Both interviews focus on the "EVE is Real" campaign, but come at it from different directions.
The first interview is at thealistdaily.com, which is a site focused on marketing stories for video game developers. It's not the sort of site that the typical EVE player is likely to see.
This interview focuses on asking Block questions about what in this campaign he's felt is working (tapping into EVE player's enthusiasm about the game) and not working (voting, prizes). And you have to appreciate a CCP guy that has a sense of humor about his own company. He directly references the brilliant "The Door" parody as one his favorite submitted videos. So few CCP employees seem to have this sense of humor that when you encounter someone that does, it's pretty refreshing.
However, late in the interview, a question comes up regarding micro-transactions, and Block's response is revealing:
Daniel Block: It's a bit tough as we've always got a vocal minority and a silent majority. A good sized group of the most vocal understandably made a huge deal out of "pay to win" after we failed to clearly present the virtual items and how we plan to evolve them. In order to reach out to them we needed to clarify things and need to continue to do so through good old-fashioned communication. While the silent majority has been using the NeX store at a good clip, we still need to make sure that our players know that sexy chic future spaceship pants aren't going to lead to ammunition or uber ships in the virtual store. We launched our NeX store with a small number of pure vanity items, we're going to launch a ship re-skinning service the same way soon (think paint jobs). More simple services will follow. We'd bring more out faster, but there is only a small team working on this project.Ever since then-U.S. President Nixon invoked them to support the Vietnam War in 1969, the "Silent Majority Defense" has been a staple of unpopular politicians. A large group of vocal protesters may hate me, this argument goes, but the silent majority approve my actions. More often than not, this silent majority proves ficticious, and it is the "vocal minority" that proves the larger group. I've learned to be quite skeptical when this defense is trotted out to justify a course of action.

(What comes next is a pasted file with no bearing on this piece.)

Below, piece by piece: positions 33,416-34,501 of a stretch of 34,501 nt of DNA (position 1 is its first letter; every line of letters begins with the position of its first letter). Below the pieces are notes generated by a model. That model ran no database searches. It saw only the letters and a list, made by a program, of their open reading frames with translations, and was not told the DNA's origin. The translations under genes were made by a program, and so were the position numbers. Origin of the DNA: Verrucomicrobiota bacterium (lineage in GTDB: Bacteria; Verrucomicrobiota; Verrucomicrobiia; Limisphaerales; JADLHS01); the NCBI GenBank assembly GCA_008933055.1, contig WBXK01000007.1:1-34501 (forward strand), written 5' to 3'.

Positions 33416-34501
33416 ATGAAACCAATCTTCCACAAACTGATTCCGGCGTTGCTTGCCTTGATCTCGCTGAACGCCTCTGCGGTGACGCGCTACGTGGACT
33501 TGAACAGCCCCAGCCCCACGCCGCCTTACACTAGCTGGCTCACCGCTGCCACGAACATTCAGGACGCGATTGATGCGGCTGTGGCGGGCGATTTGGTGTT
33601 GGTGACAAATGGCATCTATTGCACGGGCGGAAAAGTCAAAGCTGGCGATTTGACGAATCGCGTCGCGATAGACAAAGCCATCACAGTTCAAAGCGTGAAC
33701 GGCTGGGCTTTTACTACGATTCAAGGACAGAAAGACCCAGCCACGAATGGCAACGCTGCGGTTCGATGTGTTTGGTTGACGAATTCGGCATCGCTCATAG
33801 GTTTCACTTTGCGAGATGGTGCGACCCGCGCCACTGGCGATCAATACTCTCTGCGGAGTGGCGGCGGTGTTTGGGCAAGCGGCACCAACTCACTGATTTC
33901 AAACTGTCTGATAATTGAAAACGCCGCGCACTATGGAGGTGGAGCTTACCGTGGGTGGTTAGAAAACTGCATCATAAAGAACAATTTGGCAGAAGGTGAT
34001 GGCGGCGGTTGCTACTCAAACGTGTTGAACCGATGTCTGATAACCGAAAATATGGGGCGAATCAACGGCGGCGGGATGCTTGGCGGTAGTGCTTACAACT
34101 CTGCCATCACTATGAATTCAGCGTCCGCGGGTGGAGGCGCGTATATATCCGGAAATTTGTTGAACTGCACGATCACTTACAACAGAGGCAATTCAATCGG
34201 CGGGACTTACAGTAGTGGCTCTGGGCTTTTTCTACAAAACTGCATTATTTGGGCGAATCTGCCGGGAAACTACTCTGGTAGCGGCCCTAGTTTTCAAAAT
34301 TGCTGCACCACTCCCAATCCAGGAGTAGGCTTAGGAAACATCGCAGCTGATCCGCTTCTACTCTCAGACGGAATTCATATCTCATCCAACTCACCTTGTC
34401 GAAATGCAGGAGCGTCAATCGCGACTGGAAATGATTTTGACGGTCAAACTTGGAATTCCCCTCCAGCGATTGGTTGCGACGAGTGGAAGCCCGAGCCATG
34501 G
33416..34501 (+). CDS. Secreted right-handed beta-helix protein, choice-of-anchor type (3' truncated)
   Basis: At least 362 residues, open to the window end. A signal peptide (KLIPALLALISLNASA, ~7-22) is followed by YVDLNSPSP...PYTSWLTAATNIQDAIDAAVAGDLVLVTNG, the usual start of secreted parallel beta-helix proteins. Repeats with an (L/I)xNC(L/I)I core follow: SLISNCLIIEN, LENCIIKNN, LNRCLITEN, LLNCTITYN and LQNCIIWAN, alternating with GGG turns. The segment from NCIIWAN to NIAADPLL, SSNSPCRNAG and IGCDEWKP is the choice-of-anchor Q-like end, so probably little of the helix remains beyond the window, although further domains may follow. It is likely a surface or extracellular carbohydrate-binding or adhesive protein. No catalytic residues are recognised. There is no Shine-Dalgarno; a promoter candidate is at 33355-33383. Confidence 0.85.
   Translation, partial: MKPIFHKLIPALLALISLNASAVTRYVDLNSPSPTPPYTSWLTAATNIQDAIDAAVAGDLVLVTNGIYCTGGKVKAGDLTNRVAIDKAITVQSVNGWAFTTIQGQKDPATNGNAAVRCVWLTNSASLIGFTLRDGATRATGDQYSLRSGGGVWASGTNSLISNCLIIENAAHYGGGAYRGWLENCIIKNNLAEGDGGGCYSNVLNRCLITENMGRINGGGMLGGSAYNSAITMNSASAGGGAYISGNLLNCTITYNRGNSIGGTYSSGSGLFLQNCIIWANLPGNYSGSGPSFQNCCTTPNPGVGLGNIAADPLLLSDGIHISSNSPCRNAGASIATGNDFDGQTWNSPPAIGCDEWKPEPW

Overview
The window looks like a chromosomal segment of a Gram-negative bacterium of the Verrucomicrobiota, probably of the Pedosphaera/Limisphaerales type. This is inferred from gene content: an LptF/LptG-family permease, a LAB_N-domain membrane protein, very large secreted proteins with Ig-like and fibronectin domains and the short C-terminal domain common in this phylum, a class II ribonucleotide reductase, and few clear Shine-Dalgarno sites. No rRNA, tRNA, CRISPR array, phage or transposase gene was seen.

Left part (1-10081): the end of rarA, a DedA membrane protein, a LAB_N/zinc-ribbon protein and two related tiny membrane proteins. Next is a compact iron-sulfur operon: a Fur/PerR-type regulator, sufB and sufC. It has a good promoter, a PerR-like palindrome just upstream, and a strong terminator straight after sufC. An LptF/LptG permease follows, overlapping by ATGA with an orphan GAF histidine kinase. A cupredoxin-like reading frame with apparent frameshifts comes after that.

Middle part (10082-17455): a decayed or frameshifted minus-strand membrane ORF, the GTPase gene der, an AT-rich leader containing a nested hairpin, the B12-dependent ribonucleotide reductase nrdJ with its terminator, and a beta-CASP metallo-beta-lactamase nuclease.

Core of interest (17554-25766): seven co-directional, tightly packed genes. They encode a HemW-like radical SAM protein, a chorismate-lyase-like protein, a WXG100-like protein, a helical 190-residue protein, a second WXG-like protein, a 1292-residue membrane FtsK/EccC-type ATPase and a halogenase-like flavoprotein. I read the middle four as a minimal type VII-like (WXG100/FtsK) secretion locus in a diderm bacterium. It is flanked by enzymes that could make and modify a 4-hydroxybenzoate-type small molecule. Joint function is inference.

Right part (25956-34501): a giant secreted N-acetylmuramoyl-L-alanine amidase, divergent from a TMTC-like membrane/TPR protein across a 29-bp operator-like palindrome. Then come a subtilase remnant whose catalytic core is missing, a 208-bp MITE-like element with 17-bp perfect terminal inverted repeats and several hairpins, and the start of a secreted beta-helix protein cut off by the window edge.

Still, it's interesting that he says that "only a small team" is working on the NeX, when there's pretty good evidence to show that the NeX is taking up a good bit of CCP's resources, and is therefore driving resource decisions across the company's EVE development plans.
The second interview is at stratics.com, a clearinghouse for MMO news and developments. The background for their EVE section is horrid, so you'll have to suffer through it if you want to read the interview.
A couple of highlights jump out at me from this one:
- The very same internal web team that brought you the new forums is redoing the main EVE website for later this year.
- eveisreal.net was actually produced by an external company, not in house.
- eveisreal.net was intended to be interesting for new players, not existing players.
The attempt to compress EVE to an elevator pitch was what led to the creation of eveisreal.net: apparently, they're kind of hoping that one of us can produce their elevator pitch for them. ;-)
Thus, the strong focus of eveisreal on bringing in new players, not rewarding the existing ones. eveisreal was also developed on a very short timeline. Both this and the focus on bringing in new players explain the use of Flash (which is very quick to develop in) and therefore, why the site doesn't work in the EVE in-game browser.
On the other topic, while I agree that the EVE Online main website needs a revamp (Block correctly notes that it is functionally unchanged for the last eight years), I'm not sure EVE's web team are the right personnel to do it...